Planning ahead and consulting with the vendor are important, as technologies and applications continue to evolve. “Talk to your vendor, because they have experts who know those instruments and applications inside and out, and they can be an extraordinarily valuable resource,” says Chambers. Bunn also advises GC users to regularly scan resources on vendor websites. “There is not just product information, but there is detailed information on specific applications [as well as] work flow solutions—from sample collection to analysis. A lot of companies have resources on their Web pages that help users make informed decisions,” he says.
While the fundamental components of a high-performance liquid chromatography (HPLC) system—pumps to deliver solvent, an injector, a column for separating the constituents of a sample, a detector and computing software—have remained the same, there continues to be innovations in their design and capabilities. The selection of an HPLC system is predominantly driven by the end users’ needs; however, the availability of specialized, customizable platforms has given rise to many more options. Preparative HPLC, for instance, is ideal for large-scale purifications of small molecules or peptides, while high-throughput HPLC systems, optimized for short run times and integrated with autosampler units, allow for rapid analysis of large numbers of samples.
HPLC accessories such as columns and detectors also can be modified to suit the application. While a fluorescent, UV or visible light detector is often a standard component in an HPLC system, customizable platforms include other detection technologies ranging from radiometric to electrochemical to mass spectrometry (MS). Multiple detectors also can be integrated, such as tandem MS/MS systems that offer more focused, quantitative analyses. Two major variations in the pump design include high-pressure and low-pressure gradient systems. High-pressure gradient systems mix the solvents after reaching the pump and are more suitable for low flow-rate applications, such as high-throughput sampling. In contrast, low-pressure gradient systems mix solvents before the pump inlet and may operate in a higher flow-rate range. Additional components, such as column ovens and autosamplers, also can be integrated, depending on the customers’ needs.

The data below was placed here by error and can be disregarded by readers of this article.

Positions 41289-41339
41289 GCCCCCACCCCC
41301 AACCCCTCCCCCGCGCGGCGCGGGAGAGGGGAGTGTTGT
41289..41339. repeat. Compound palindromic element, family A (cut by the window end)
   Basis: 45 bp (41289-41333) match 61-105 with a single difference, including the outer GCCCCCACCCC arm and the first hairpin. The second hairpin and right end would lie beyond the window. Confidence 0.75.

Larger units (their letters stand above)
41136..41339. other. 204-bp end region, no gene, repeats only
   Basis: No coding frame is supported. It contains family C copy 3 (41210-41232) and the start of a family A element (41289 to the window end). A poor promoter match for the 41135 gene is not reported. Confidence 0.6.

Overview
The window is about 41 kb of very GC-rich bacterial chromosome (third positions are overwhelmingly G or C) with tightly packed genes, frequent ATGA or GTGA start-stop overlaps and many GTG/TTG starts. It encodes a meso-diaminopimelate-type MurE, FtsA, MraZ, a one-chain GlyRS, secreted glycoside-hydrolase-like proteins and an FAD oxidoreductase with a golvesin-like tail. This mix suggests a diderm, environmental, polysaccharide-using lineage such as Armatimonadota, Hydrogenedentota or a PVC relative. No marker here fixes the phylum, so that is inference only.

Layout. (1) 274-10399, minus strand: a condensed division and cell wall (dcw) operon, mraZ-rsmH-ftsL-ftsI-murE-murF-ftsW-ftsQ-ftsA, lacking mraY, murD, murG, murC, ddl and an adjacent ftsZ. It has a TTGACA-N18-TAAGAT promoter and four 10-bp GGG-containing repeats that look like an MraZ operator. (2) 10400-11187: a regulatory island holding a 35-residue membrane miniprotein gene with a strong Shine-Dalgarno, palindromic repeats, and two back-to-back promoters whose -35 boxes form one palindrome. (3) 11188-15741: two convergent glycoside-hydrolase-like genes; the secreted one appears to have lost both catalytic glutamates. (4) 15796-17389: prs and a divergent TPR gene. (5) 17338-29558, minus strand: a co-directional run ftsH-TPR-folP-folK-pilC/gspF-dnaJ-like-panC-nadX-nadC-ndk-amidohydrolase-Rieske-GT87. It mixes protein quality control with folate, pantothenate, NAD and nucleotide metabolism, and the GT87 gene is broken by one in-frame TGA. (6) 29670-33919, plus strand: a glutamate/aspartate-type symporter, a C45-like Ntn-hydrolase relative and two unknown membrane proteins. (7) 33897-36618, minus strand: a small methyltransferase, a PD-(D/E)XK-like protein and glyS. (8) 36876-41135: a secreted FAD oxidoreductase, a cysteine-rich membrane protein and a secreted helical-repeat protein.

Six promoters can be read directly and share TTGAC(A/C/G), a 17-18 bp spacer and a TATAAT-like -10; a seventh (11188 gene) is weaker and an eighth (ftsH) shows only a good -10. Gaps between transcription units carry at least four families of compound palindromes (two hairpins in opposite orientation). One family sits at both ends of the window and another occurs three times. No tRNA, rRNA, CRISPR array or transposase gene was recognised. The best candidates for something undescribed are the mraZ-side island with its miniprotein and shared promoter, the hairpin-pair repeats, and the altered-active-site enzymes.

There also has been significant innovation in column technology. Newer columns, such as the monolith, amide, polar embedded and fused particle, are more resistant to changes in temperature, pH and flow rates, and they allow users to explore new methodologies and applications. The recent shortage in acetonitrile, the most common solvent for HPLC analysis, also is causing people to reevaluate their protocols and chromatography systems. “We have gotten used to using acetonitrile as a solvent, but there are many other options,” says George Limpert, advisory scientist for the Analytical Services Division at Celsis International plc. “You can solve some problems with what we have on hand without investing in very expensive equipment.” Some of the new column technologies, for instance, are certainly amenable to the use of other solvents like water, methanol and THF. Using columns with smaller particle size not only reduces costs but also improves the throughput. “Smaller particle size is where the industry is headed,” says Elizabeth Hodgdon, senior product manager in the Waters Division of Acquity UPLC Systems. Ultra performance liquid chromatography (UPLC) systems use columns with polymeric particles less than two microns in size that allow rapid analysis of samples at sub-micromolar flow rates. “We have always focused on chemistry, and UPLC is really a chemistry change,” says Hodgdon. Although the separation principle for UPLC is exactly the same as for HPLC, the differentiation is in the design of the system, which takes advantage of the smaller particle size. “We found that we could reduce the particle size and yet have a particle that was robust enough to withstand high pressures and could be suitably packed in a column. Then we realized that in order to truly reap the benefits of the increase in efficiency with using a smaller size particle, we needed to redesign the system.”